Miss Popsy Wopsy


        My most satisfying and well-favoured creation was POPSY WOPSY, which I performed four or five times on The Good Old Days, and with which I almost always ended my one woman shows ...often ‘by popular request’. Popsy also gave me the opportunity of singing the music hall song DEAR OLD PALS on the arm of the young Prince Charles. I had performed Popsy in  the cabaret at a Lords’ Taverners charity dinner at the Grosvenor Hotel, and the reluctant royal had been prevailed upon to join us on stage for the line-up and the finale. The photograph that appeared in the press the next day shows me in the full Popsy outfit hooked onto the crook of one of the bemused Prince’s arms, while a lustily singing Anita Harris in black tie and tails hangs onto his other arm. Bernard Cribbins is beside me in a battered top hat, but you’d be hard pushed to recognize that the figure next to Anita, clad in the full regalia of a pantomime Prince, flowing cloak, wide feathered hat perched on a long blonde wig, and a very short tunic revealing a pair of legs better left unmentioned, is Hugh Laurie.

      I had found the manuscript of Popsy Wopsy in an album of ‘masher’ songs, which I guess would put it in the twenties. The lyrics were clearly written for a man, singing of his longing to gain the attention of  the chorus girl he’s fallen for, and I adapted the words so that instead I could sing it as the chorus girl longing to gain the attention of a sugar daddy. But the fun was had by playing her as an entertainer who couldn’t quite make it. Popsy Wopsy danced behind the beat and sang under the note; so useless was she, that she spent the entire number looking to her pianist for help and support, and he eventually had to count her in loudly. When she did eventually get it right, Popsy almost exploded with joy, and the audience always applauded their relief and delight. Dressed in a brief, over-the-top mishmash of a costume, with very yellow tights, cross-gartered shoes, and a silly feathered headdress, she would become more and more exhausted as the dancing progressed, making the pianist’s task hugely difficult. Usually an accompanist will follow the singer, but with Popsy there was nothing to follow, and had the pianist waited for any initiative from her, the routine would have ground to a dismaying halt. This went so against the grain of the musicians I worked with, that more time was spent getting Popsy wrong than getting anything else right! Popsy was choreographed (oh yes she was) by a talented friend, Doreen Hermitage. She treated the exercise seriously, and I simply did what she devised, but as unskilfully as I could, using my arms like underpowered windmill sails, and bumping and grinding on the wrong beat. Leonard Sachs had the idea of introducing Popsy as his ‘niece’ to whom he was giving her first chance to perform on stage. Instead of using my pianist to boost my confidence, I silently appealed to Leonard, and. gallantly rising to the occasion, he would dispense reassurance, blowing encouraging kisses, and a good time was had by all. All, that is, bar the orchestra and the conductor, who relinquished  his baton with some relief and left it to the pianist in the pit.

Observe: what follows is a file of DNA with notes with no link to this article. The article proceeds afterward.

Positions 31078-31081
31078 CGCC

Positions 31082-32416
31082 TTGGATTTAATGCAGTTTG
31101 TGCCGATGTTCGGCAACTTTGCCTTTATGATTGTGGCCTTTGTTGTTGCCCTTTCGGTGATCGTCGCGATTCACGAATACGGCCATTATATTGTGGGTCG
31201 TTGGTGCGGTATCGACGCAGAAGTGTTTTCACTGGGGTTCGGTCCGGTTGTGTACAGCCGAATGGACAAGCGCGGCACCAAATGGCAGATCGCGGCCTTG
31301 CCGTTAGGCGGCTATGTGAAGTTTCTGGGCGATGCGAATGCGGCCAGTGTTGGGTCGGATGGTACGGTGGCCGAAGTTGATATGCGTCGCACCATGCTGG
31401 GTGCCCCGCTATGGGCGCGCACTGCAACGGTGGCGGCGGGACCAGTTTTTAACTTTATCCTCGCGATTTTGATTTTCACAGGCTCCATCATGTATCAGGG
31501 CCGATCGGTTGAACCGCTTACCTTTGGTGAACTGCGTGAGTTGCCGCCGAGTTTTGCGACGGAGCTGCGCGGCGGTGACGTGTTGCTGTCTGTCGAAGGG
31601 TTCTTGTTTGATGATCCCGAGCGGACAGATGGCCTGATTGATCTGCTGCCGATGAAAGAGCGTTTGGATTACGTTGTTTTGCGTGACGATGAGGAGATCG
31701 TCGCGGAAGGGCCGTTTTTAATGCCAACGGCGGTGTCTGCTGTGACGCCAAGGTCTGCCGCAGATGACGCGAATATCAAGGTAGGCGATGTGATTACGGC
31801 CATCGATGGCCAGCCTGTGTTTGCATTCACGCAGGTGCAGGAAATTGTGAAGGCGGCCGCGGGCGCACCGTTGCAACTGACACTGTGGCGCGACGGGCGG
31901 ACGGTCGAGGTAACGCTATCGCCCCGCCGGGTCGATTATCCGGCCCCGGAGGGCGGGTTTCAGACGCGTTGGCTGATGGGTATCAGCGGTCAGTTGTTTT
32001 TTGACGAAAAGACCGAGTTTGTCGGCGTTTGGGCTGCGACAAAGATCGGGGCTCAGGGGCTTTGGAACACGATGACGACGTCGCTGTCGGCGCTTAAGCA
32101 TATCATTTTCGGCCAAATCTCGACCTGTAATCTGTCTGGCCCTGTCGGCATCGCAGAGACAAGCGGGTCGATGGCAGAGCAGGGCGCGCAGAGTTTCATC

Over the years, Popsy has been a good friend to me and I plan to take her and her shoes and her headress with me to eternity, while Paul Maguire plays us out with his own version of the song into which he sneeked an extraneous bar of music so that the accompaniment doesn't quite make it Popsy style.








Popsy was a singer in a little revue

Sang the sort of ditties that the people all knew

Every night they used to turn the limelight strong

On someone’s face as she sang her song.

Popsy loved her job but every once in a while

She thought it would be such bliss

If the limelight would find

A man both good and kind

And he’d murmur something like this:


Sing to me, my little Popsy Wopsy

Turn the limelight right on me

When on that stage you come

My little heart beats

Just like a drum.

I shall dream about you all night tonight

You’re the sweetest girl I’ve seen.

I would kiss you my Popsy

But there’s one thing stops me

Those footlights in between.


Popsy fixed her eye upon an old boy one night

Sitting in the stalls with not a lady in sight

When she sang her loving song he looked entranced

She knew it wasn’t the way she danced.

That same evening to the stage door he sent a note

Which read: Oh Popsy my pet,

Though I’m seventy one

We could have lots of fun.

There’s life in the old mongrel yet!


Popsy still sings ditties on that stage every night

Though she may not be a star she’s doing all right

And when Johnnies think that they are sure to score

And wait for her at the backstage door

She appears in furs to keep her safe from the cold

And if some masher should shout:

I’ve some champagne on ice,

She’ll say Well, ain’t that nice

But daddy won’t let me go out!



Sheila Steafel / Sean Davies © 2011